From San Diego Gulls to Torpedo
The Volga franchise has recently announced to have signed the best defenseman from the Slovak league, Brady Austin. Their new import is the American defenseman Chris Wideman. Different from Austin, the blueliner never played abroad. However, he comes to Nizhny Novgorod with a significative NHL experience and an appearance for the USA at the 2016 IIHF World Championship in Russia, where he had a solid 6 (2+4) points in ten games. After being one of the best D-man in the NCAA, Wideman played almost 200 games at the NHL, then he posted excellent numbers in the AHL in the last couple of seasons. With Austin and Wideman, Torpedo will have a robust set of imports on the blueline. The two North Americans are expected to play a significant role with the man advantage. By the way, Wideman, who turned 30 in January, has a younger brother, Alex, who spent the 2019-2020 campaign in Germany. Will the two join in the KHL as they played together in the AHL a few seasons down the road?
From San Jose Sharks to Spartak
The fans of the Red-and-Whites will be delighted by the return of one of the best imports of the next few years. Lukas Radil first signed with Spartak in 2015, after playing his whole career at home in the Czech Republic. In Moscow, Radil will grow to become a regular for the Czechs at the IIHF Wc and the Olympics. After three seasons with Spartak, with 103 (41+62) points, the Czech signed with the San Jose Sharks. After two years in the US, Radil will join a team that had a strong 2019-2020 campaign, and that looks even better for the upcoming 2020-2021 season. The team led by Oleg Znarok has at its disposal a full set of imports and will be one of the teams to beat in the Western Conference.
From Vityaz to Amur
The transfer market movement has been hectic in the last couple of months, as many teams needed to comply with the new salary cap requirements. One of the most sought-after players was Nail Yakupov. After a disappointing showing with SKA, the native of Nizhnekamsk needed a new environment to renovate his career. About a month ago, the former first-overall pick in the 2012 NHL Entry Draft was traded to Vityaz. However, this time he was traded to Amur. The Far East franchise had several moves lately — including receiving Sergei Plotnikov, Ilya Kablukov, and Maxim Karpov from SKA — just to move these players to other teams for further profit. Will Yakupov stay in Khabarovsk, or will the league see another trade?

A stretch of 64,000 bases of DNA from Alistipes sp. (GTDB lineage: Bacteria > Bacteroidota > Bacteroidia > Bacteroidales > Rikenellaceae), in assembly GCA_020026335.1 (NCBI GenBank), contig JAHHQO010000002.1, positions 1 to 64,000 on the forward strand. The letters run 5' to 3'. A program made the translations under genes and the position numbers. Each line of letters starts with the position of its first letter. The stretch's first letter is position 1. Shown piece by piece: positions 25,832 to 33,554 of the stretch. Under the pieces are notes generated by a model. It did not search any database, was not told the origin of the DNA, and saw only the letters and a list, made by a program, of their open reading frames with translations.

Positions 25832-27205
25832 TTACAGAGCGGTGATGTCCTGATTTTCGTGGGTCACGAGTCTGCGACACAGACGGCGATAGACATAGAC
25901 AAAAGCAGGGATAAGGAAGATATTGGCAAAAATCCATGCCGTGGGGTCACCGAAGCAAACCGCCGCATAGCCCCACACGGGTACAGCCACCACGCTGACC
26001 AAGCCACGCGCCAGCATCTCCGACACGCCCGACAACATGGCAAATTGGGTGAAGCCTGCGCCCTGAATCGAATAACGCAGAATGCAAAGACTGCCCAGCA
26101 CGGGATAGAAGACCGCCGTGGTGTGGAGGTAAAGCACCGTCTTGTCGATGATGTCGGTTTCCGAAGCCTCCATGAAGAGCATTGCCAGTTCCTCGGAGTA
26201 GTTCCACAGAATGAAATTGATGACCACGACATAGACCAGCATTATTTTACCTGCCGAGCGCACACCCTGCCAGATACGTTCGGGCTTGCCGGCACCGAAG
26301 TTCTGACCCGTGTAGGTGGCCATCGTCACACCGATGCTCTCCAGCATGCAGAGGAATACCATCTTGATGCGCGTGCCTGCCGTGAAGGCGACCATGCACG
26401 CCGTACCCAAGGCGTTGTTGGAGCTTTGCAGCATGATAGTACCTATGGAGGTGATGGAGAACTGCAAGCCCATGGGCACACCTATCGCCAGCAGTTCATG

From Colorado Eagles to Metallurg
The alumni of the Metallurg system decided to return home after two seasons in North America. Before signing with the Colorado Avalanche, Igor Shvyryov was a crucial member of the Magnitogorsk’s junior team in the JHL, where he was one of the most productive players. He had his debut in the KHL in the 2015-2016 campaign but had to wait until 2017-2018 to score his first goal in the league. On Sep. 1, 2017, Metallurg lost at home to Amur, but Shvyryov had his first KHL goal, finding the net with assists coming from Denis Platonov and Denis Kazionov. After a couple of not-so-productive seasons in the AHL, Shvyryov is back home with a chance to renovate his career and develop further. The young forward, who will soon turn 22, inked a two-year deal with the Urals-based franchise.
The league had another blockbuster trade last week, as SKA, Metallurg, and Traktor swapped pieces. Everything started with SKA sending the young defenseman Vladislav Syomin to Chelyabinsk in exchange for the rights on Traktor’s former forward Yakov Trenin. Moreover, SKA also moved the rights on veteran Nikolai Prokhorkin to Metallurg in exchange for the rights on Vladislav Kamenev. It’s expected that Prokhorkin will soon sign with Magnitogorsk, but no announcements have been made so far. After receiving Syomin from SKA, the Chelyabinsk franchise moved the defenseman to their neighbors Metallurg, who parted ways with four young players. Pavel Dorofeyev, Dmitry Sheshin, Semyon Buivan, and Gleb Babintsev will line up for Traktor next year. Dorofeyev seems the most exciting new asset for Chelyabinsk. The 19-years-old forward helped Team Russia to get back home with a silver medal at the latest WJC and scored 7 (4+3) points last year with Magnitogorsk. He looked like a very promising forward who can thrive in a team like Traktor, which traditionally knows how to make the best out of its young players.